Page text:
May 04

Pitchers take over as Nats find footing

This is the Washington Nationals’ pitching staff we’ve been waiting to see.

Since coming back from 9-1 and 10-2 deficits to beat the Braves 13-12 last Tuesday, in a game that may well be remembered as the defining moment of the 2015 season, the Nats have won four of five games behind starting pitching that has been just about lights out.

In this latest turn through the rotation, Jordan Zimmermann, Stephen Strasburg, Max Scherzer, Gio Gonzalez and Doug Fister have gone 4-1 with a cumulative 1.65 ERA. They have a run of 21 straight scoreless innings, including back-to-back 1-0 wins, when they had no room for error. Even in the one loss, Scherzer arguably outpitched the Mats’ Matt Harvey, striking out 10 to Harvey’s three, with the only score coming on Michael Cuddyer’s solo home run to Citifield’s shortened-up fence in right-centerfield.

The next two games, when they had to be brilliant, Gonzalez and Fister were nothing less. Although Gonzalez kept the bases clean in just two innings, he masterfully worked out of a second-and-third jam in the fifth, getting Lucas Duda to ground out, and got some help in the first and sixth, when the Mets ran themselves out of those innings.

Fister pitched the way he did last year when he tied for the team lead in wins after missing the first month of the season. He was never in trouble after the first, and produced shutdown innings in the fourth and sixth after the Mets might have stolen the momentum by stranding Washington runners in scoring position.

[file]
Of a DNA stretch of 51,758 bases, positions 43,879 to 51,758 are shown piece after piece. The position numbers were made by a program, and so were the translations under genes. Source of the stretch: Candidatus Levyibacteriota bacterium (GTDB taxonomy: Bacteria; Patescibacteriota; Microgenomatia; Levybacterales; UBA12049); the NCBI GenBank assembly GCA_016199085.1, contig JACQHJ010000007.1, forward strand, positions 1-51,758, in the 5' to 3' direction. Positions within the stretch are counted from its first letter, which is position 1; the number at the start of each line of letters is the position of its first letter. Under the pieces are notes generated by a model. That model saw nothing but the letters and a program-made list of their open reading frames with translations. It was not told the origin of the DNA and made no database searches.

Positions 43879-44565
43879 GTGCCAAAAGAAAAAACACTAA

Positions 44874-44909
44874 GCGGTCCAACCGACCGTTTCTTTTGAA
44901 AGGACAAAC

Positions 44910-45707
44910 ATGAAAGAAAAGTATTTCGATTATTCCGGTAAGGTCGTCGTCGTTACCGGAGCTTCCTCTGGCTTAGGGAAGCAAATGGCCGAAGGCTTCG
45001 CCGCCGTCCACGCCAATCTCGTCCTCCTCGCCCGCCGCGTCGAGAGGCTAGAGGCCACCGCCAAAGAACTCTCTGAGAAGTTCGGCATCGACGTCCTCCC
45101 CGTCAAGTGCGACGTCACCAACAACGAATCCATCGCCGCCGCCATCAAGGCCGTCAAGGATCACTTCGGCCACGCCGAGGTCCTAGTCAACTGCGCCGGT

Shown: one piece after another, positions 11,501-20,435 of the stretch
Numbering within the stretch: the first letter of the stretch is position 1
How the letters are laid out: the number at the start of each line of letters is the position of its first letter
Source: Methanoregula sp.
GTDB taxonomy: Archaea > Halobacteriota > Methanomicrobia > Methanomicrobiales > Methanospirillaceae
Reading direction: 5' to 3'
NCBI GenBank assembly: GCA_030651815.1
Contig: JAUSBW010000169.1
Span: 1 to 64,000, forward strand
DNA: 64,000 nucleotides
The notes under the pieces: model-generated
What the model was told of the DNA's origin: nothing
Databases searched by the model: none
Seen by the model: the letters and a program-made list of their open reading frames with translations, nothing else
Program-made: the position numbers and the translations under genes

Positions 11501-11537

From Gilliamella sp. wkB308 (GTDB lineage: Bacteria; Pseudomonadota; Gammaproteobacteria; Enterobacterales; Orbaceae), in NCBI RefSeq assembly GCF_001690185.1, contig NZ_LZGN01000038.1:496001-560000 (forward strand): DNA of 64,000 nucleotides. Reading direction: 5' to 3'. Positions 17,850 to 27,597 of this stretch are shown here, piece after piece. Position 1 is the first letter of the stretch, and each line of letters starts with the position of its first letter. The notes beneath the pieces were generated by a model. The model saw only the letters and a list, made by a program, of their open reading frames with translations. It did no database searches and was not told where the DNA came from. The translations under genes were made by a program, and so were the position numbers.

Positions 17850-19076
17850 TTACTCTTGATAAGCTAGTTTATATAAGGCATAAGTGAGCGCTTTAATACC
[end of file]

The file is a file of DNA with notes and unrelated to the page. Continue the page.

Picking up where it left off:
As good as the starters have been, the much-maligned bullpen has been even better. The only runs Nats relievers have allowed in the past five games were three in Friday’s 4-0 loss, two of which scored on a ball that got behind left fielder Jayson Werth when he slipped. Even with the runs allowed Friday, that’s just three earned runs in 11 innings, a 2.45 ERA.

The result of all this is that the Nats have won one series, then another, salvaging a 5-5 road trip that began in embarrassing fashion, with a sweep at the hands of a struggling Marlins team. Now the Nats have a chance to redeem themselves against those same Marlins and gain ground in the NL East with a series win, or even get back above .500 with a sweep.

There are still some rough edges to take care of, especially clutch hitting. But by building on their greatest strength – pitching – the Nats have strung series wins together for the first time all season and seemingly solved mistake-prone play that plagued them for the first month of the season.

The pitching staff will likely need to continue carrying the team until veteran hitters like Werth and Ian Desmond can find their footing, and 2015 team MVP Anthony Rendon returns from the knee injury that has kept him sidelined so far this season.